So why am I writing about this now? None of this new or likely different from the stories of other working moms. Obviously, women and moms, in particular, face this dilemma. But, for me, the transition from life as a “stay at home mom” in the summers always brings back into focus the intense shift of the school year. From having the time to focus on family, friends, travel, and interests and enough time to get the basic maintenance of the house in order, to being back to the grind of the school year and the game of work-life balance is such a hard transition for me. The craziness of it all because normal and lived and by June my “trying to make it all work” muscles are pretty good at it. But then the 12 weeks off, reminds me of that article in the Atlantic and I just wish there was another way….

Summer Bucket List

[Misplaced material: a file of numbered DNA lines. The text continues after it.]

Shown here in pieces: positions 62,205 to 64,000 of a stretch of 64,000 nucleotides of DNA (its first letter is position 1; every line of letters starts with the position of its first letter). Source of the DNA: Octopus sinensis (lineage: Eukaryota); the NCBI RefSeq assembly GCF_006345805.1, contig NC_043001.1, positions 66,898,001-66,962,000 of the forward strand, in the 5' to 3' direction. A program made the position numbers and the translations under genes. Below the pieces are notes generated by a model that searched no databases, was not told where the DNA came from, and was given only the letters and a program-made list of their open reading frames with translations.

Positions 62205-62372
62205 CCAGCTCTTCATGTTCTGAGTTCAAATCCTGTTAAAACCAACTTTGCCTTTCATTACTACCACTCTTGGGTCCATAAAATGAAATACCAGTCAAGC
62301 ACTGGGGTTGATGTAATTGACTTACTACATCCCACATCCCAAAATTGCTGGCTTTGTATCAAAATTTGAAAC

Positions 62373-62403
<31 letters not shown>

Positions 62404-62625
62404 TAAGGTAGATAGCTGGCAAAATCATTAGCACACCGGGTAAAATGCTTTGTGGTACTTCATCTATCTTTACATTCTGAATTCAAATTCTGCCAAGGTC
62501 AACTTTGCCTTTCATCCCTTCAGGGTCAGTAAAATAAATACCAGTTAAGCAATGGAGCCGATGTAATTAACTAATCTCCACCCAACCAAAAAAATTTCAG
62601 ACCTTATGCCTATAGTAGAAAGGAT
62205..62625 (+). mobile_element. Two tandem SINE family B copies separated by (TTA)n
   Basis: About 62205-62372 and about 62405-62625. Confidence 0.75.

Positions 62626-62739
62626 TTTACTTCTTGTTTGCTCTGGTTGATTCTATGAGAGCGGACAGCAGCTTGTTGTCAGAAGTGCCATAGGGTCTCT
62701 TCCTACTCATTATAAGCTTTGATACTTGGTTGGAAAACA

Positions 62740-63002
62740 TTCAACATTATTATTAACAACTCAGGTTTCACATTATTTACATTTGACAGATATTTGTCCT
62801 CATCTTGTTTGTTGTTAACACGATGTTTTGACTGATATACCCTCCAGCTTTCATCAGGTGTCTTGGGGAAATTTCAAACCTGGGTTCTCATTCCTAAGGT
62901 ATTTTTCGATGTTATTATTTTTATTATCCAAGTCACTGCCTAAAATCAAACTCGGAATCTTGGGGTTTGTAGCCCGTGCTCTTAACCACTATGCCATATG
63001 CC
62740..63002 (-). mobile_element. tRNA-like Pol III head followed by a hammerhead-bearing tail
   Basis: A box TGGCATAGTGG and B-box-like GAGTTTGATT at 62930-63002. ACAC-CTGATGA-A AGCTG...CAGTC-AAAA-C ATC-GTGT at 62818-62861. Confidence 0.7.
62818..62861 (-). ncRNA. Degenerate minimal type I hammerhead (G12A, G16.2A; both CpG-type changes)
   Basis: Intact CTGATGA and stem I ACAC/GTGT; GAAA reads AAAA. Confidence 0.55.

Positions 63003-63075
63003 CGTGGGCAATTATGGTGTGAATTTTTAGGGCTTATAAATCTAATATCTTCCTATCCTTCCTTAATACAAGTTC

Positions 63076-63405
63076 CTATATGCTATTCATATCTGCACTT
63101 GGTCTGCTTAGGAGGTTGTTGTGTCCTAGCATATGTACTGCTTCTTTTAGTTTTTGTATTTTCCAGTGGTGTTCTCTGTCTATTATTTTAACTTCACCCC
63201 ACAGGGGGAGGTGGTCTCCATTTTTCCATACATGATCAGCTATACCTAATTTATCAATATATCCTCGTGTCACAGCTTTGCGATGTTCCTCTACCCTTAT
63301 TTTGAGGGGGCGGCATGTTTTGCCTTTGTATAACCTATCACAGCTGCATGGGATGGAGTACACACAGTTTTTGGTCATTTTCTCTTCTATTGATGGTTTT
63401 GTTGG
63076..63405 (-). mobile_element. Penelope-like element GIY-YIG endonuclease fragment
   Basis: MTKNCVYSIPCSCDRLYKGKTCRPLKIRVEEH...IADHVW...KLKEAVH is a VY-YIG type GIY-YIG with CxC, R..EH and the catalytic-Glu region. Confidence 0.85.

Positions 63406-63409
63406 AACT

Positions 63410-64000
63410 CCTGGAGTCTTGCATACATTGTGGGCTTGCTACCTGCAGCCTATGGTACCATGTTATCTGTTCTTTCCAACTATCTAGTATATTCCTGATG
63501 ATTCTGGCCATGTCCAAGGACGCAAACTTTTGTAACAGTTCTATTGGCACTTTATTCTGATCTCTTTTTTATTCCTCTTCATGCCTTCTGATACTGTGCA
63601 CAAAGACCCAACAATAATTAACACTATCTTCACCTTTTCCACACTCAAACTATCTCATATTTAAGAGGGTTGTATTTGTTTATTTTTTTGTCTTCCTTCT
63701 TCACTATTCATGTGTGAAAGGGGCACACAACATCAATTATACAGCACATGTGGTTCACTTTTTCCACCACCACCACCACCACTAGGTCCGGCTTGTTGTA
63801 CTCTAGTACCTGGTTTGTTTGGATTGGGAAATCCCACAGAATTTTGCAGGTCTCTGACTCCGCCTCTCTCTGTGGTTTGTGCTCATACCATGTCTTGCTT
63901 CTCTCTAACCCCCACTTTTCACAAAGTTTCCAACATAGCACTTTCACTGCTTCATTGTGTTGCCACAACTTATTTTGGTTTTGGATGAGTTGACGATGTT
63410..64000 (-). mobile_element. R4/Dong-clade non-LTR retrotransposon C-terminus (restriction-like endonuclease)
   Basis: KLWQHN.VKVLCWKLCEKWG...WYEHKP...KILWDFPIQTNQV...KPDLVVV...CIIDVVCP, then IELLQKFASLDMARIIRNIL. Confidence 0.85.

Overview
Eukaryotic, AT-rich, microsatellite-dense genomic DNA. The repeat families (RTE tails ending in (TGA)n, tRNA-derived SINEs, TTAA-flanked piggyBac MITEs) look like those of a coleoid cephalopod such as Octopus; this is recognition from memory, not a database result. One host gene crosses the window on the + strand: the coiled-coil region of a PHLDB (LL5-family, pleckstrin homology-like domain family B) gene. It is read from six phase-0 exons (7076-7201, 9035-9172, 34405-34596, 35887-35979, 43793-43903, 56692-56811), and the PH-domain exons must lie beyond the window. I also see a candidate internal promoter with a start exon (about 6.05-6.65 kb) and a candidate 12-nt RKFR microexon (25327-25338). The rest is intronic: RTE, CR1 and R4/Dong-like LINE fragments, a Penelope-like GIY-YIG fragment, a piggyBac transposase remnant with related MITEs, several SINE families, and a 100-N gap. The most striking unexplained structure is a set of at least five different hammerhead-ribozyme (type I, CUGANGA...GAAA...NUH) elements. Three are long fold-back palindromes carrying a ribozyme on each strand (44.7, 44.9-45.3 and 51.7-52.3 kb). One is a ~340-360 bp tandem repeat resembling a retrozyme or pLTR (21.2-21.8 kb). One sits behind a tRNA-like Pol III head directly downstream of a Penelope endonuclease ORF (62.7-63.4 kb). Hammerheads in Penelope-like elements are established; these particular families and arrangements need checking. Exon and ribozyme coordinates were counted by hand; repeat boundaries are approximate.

The 12 weeks of summer vacation were so sweet. With both boys excited for little adventures and outings, we started the summer by making a bucket list of activities and places we wanted to seek out and embrace. Afraid of getting into a routine of just slow mornings and lounging, I tried to tackle one item a week so there would be a good balance between “get out and be busy days” and “sip coffee and settle in days.” With only 24 hours left of my summer being a “stay-at-home-mom” with my kiddos, I am feeling nostalgic for the warm, long summer days we shared. It hurts so much to return to the rigid school day schedule after savoring this time together as family, but this summer there are no regrets or “I wish we hads.” We carpe diemed the Sh*t out of our summer together and I am happy to look over the memories we captured as our trio explored together. If only I could get paid to just have time home with my family, that would be the life! I know that once school starts on Monday, it will feel fresh, and good, and exciting to be back on campus, but tonight I want to halt time and stay in this summer sunset longer.